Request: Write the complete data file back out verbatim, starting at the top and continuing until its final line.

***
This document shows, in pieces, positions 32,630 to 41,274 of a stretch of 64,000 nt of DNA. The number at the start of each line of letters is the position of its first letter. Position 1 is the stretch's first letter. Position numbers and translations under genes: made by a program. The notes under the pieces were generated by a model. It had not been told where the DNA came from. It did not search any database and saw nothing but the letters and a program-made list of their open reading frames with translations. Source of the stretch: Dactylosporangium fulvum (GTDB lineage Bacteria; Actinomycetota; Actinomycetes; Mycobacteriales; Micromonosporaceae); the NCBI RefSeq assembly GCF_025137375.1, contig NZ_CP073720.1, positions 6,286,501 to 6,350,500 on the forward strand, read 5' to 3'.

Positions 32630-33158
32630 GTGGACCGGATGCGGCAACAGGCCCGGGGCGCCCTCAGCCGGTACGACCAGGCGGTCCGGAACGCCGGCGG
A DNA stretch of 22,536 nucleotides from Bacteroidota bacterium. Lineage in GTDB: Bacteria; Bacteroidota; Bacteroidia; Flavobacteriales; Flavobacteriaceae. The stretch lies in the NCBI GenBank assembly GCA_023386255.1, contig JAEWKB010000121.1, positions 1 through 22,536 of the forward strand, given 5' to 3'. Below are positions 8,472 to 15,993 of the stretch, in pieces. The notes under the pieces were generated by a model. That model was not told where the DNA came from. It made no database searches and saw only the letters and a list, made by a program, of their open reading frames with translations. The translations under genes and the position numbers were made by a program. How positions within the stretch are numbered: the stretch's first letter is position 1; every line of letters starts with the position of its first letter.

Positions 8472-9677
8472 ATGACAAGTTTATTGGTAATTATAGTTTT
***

This document shows, in pieces, positions 32,630 to 41,274 of a stretch of 64,000 nt of DNA. The number at the start of each line of letters is the position of its first letter. Position 1 is the stretch's first letter. Position numbers and translations under genes: made by a program. The notes under the pieces were generated by a model. It had not been told where the DNA came from. It did not search any database and saw nothing but the letters and a program-made list of their open reading frames with translations. Source of the stretch: Dactylosporangium fulvum (GTDB lineage Bacteria; Actinomycetota; Actinomycetes; Mycobacteriales; Micromonosporaceae); the NCBI RefSeq assembly GCF_025137375.1, contig NZ_CP073720.1, positions 6,286,501 to 6,350,500 on the forward strand, read 5' to 3'.

Positions 32630-33158
32630 GTGGACCGGATGCGGCAACAGGCCCGGGGCGCCCTCAGCCGGTACGACCAGGCGGTCCGGAACGCCGGCGG
A DNA stretch of 22,536 nucleotides from Bacteroidota bacterium. Lineage in GTDB: Bacteria; Bacteroidota; Bacteroidia; Flavobacteriales; Flavobacteriaceae. The stretch lies in the NCBI GenBank assembly GCA_023386255.1, contig JAEWKB010000121.1, positions 1 through 22,536 of the forward strand, given 5' to 3'. Below are positions 8,472 to 15,993 of the stretch, in pieces. The notes under the pieces were generated by a model. That model was not told where the DNA came from. It made no database searches and saw only the letters and a list, made by a program, of their open reading frames with translations. The translations under genes and the position numbers were made by a program. How positions within the stretch are numbered: the stretch's first letter is position 1; every line of letters starts with the position of its first letter.

Positions 8472-9677
8472 ATGACAAGTTTATTGGTAATTATAGTTTT